With Alex Salmond having ruled out a deal with the Conservatives, it is possible a resurgent SNP with 20 seats or more could strike a deal with Ed Miliband that would put Labour in power. Such a prospect is unlikely to cool the street-level ferocity between the two.
It is an outcome that has moved fractionally closer with the Labour leader’s refusal yesterday to rule out a deal. It is too early for such an outcome to be regarded as anything other than one of a number of outcomes. It is the voters who will determine the balance of forces. But such an outcome cannot be ruled out. It would pose major problems for Mr Miliband if the price of his ticket to Downing Street includes a deal, formal or otherwise, with the SNP.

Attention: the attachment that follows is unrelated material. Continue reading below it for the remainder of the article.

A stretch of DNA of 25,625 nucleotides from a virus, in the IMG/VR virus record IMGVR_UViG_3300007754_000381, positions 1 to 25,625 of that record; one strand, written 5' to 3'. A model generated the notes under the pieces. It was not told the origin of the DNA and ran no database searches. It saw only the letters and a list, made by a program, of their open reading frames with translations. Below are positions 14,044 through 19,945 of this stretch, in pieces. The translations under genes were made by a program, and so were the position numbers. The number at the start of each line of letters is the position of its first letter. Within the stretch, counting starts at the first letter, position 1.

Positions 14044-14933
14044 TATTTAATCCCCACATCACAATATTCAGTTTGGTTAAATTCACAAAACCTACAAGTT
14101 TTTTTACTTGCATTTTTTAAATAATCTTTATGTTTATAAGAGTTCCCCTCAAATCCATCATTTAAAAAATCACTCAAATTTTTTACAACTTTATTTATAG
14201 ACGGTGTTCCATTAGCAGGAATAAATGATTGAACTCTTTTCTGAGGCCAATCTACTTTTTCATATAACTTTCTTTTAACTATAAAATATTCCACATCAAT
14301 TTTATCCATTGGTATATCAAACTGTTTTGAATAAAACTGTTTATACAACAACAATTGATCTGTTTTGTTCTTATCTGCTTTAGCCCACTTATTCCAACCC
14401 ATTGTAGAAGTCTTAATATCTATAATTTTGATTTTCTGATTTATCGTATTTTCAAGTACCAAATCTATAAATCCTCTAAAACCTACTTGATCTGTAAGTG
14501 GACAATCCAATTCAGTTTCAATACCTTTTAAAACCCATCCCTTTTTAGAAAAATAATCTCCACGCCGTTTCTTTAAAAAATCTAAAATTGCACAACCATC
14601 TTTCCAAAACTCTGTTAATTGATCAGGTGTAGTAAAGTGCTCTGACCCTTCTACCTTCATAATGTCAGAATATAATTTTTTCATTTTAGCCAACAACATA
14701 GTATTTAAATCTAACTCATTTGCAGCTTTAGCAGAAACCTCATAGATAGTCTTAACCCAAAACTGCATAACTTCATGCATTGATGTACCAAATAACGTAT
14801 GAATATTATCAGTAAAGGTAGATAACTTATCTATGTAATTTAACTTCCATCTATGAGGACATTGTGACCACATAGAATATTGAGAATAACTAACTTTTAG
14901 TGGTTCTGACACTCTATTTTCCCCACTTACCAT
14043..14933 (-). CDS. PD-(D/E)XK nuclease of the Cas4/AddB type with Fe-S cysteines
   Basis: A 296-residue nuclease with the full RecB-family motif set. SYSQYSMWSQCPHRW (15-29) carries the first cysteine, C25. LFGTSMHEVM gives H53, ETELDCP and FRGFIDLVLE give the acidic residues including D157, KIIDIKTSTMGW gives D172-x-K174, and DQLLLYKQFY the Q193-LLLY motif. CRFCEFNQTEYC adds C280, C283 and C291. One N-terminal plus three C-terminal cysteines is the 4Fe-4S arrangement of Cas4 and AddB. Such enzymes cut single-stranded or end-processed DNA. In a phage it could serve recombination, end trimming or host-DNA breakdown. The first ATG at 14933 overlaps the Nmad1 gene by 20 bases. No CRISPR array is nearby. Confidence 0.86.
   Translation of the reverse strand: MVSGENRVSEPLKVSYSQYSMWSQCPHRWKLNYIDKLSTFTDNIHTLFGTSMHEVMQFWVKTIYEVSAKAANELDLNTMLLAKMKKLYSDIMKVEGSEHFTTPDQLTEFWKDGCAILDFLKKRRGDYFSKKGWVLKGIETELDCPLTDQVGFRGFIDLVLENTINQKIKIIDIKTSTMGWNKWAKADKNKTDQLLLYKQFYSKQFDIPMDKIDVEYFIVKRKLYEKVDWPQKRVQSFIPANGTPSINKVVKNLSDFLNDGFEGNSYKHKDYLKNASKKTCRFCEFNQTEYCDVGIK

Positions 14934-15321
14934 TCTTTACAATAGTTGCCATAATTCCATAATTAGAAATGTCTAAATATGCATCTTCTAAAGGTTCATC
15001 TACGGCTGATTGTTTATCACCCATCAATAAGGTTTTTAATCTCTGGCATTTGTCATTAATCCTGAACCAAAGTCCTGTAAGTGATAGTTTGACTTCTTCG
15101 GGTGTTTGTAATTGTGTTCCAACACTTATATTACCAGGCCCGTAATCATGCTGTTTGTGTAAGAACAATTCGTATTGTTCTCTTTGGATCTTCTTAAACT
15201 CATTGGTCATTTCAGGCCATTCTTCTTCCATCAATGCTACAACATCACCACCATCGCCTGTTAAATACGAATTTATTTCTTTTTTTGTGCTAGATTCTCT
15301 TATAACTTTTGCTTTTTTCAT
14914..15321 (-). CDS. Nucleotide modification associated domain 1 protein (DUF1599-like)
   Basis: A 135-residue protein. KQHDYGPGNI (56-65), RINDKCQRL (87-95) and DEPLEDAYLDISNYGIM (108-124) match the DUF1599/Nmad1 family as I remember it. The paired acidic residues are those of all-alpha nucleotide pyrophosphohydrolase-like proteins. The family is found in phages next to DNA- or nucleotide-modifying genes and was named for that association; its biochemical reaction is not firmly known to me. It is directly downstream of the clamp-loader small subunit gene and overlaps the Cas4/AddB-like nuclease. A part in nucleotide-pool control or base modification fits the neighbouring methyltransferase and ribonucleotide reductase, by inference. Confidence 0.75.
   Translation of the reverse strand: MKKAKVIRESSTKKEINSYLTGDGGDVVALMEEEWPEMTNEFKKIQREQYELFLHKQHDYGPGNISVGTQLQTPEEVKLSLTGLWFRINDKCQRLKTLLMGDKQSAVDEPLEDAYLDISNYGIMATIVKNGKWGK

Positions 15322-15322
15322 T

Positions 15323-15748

It also portends a major reaction south of the Border if, as is also possible, Miliband becomes prime minister despite Labour failing to secure the majority support of voters in England. Many would query the legitimacy of an outcome in which the UK premiership was effectively determined by the SNP. Such a deal with the SNP could well propel Miliband into Downing Street.
Another outcome could be a second election later this year. But it is doubtful the Conservatives would vote against Labour’s Finance Bill, however unpalatable, and trigger a second election without being sure it could win. Market reaction, meanwhile, could see a major sterling sell-off without early clarification.